“Do I really have to pick a niche?”
The answer: Nope, you don’t. But you probably want to.
When you look at someone’s services at their website, there are probably two types of responses:
- Sounds interesting, but.. I’m not sure if this is for me. Do they really understand my situation?
- OMG YES, this is exactly what I’ve been looking for! This person really understands me. I can’t wait to get started.
Guess which business owner decided to pick a specific niche?
That’s right, the second. And in most cases, that’s also the person with the easiest sales conversions and the best fitting customers.
To break this down into details, picking a very specific niche as a new entrepreneur is important for a couple of reasons:
- You are able to speak to your ideal client in a way that they can totally relate to and can’t wait to work with you.
- You are far more likely to stand out and to be remembered
- You can specialize yourself in this area and create unique services that you can’t easily buy elsewhere.
In other words: go pick a niche! In this blog, I’ll show you how to find a profitable niche in 3 easy steps.
“Don’t try to be something for everyone, just be everything for someone.”
Find your niche vs. find your passion
You’ll often stumble upon methods that start with ‘Find your passion’. Although that’s important, it sounds like it’s something you can simply find under your mattress. It’s not that simple. In fact, it can be really hard to pinpoint ‘your passion’ and then simply turn it into a profitable business.
From my perspective, these are two different things:
- Find your why: create a long-term vision for your life and new business. This is important to handle hiccups along the way, stay focussed and be patient (it can take a couple of years before things really take off). You can use self-reflection and other exercises to ‘connect the dots’ and understand why you do what you do. Note: My free guide at the bottom of this page is a great starting point.
- Find your niche: Focus on problems, not passions. Step away from your own point of view and focus entirely on your potential client, what he/she really needs and think about potential solutions.
Find your why comes first. Find your niche second.
A simple ‘How to find your niche’ framework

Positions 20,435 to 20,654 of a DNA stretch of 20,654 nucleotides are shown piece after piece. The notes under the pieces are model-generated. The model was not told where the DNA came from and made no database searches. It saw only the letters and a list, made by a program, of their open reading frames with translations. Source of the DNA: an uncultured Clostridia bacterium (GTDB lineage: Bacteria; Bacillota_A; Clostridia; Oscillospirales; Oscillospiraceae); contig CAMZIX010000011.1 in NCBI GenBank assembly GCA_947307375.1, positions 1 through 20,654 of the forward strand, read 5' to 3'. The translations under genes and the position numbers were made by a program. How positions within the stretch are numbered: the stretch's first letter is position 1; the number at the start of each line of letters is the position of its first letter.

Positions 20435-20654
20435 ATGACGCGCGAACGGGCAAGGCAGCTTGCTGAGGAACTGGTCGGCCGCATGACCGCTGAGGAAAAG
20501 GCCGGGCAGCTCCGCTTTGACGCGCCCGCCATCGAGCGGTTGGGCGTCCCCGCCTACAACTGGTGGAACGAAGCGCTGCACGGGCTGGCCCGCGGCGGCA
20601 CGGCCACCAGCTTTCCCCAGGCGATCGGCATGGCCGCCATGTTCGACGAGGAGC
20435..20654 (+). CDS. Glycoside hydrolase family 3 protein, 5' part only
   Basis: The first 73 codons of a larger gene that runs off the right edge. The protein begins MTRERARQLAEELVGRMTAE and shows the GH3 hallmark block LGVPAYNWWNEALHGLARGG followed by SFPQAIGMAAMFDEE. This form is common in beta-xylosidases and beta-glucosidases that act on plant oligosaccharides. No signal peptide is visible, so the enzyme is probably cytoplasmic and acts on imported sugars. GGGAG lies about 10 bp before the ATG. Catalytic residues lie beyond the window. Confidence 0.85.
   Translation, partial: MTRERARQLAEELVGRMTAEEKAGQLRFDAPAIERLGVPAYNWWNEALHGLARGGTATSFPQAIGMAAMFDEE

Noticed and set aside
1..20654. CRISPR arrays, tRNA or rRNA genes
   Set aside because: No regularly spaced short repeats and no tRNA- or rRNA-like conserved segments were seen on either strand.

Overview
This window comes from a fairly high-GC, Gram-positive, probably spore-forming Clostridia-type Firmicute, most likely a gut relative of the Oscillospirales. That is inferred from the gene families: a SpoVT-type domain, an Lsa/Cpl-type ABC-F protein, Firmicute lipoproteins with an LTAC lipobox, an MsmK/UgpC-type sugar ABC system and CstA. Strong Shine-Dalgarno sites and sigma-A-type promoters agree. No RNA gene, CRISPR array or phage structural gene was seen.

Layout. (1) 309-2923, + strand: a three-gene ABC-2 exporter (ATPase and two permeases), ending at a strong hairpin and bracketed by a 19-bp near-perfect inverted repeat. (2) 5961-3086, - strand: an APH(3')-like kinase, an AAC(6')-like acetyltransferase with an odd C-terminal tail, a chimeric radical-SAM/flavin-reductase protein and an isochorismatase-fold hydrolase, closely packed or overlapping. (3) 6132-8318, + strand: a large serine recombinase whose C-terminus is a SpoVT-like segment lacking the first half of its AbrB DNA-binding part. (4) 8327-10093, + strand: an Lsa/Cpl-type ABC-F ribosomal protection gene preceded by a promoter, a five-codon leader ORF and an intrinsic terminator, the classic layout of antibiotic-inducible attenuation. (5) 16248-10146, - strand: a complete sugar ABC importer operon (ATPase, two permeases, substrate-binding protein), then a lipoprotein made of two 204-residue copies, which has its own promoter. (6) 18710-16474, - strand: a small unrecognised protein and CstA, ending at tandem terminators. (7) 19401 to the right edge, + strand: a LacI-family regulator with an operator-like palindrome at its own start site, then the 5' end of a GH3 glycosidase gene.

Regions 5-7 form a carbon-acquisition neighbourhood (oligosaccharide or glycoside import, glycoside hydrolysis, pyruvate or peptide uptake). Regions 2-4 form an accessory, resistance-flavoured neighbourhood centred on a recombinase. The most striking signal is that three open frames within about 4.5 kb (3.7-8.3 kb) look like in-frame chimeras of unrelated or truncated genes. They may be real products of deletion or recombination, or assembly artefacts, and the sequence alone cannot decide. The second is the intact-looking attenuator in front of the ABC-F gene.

When I needed clarity on my business idea, I tried to find a simple method that could just explain to me what to do in a couple of steps. But apparently, that was too much to ask. I couldn’t find it. Well, not a very practical one at least. So I created one myself, tested it and started using it in my coaching programs.
Here’s my really straightforward framework to find your niche in 3 easy steps:
- Step 1: Decide who you’d love to help
- Step 2: Figure out what they really need
- Step 3: Create a solution around your talents
That’s it! Grab a notebook and let’s get started.
Step 1: Decide who you’d love to help
In this first step, we’re going to shift focus from ‘your passions’ towards the people that you care about and really want to help.
- a list of 5 to 10 people that you want to help with your new business
- what industries they work in
- what their job title is
- why them
Don’t just choose a niche because you’re “kind of interested” in it; to be sustainable, it should ideally be something you can see yourself being excited about for at least the next 10 years.
“No niche is too small if it’s yours.”
Step 2: Figure out what they really need
The second step is about understanding their needs. This might sound straightforward, but this is probably the most difficult step.
Actions to take:
- Google your potential client is see what they’re talking about online
- Research what others in this niche are offering
- Use Google Trends to estimate your ‘niche market size’
- Do keyword research to see what people are looking for
Doing extensive research and beta testing your services is crucial, simply because not solving a real market need is the No. 1 reason why startups fail. That’s huge. So you want to get this one right.
42% of startups fail due to “No Market Need”
Step 3: Create a solution around your talents
The third and final step is about creating a service that you’re really excited about AND solves your client’s problem.
- what skills and talents you love to use in your new business
- what type of business you want to build
- how this service looks like
- what the result is
P.s. not all your skills and talents have to be included in your service. For example: if you’re excellent at writing blog posts, you could simply use that skill to grow your own business (instead of becoming a jack of all trades for your clients).
Keep playing with these three steps until your niche becomes crystal-clear. If you need more help, consider joining my Bootcamp program to get clarity on your business idea. It’s an exciting step-by-step program to decipher your niche and get rid of all the fuzziness.
Let’s nail your niche!
Grab my free guide
Gain clarity on your fuzzy business idea – and get into action!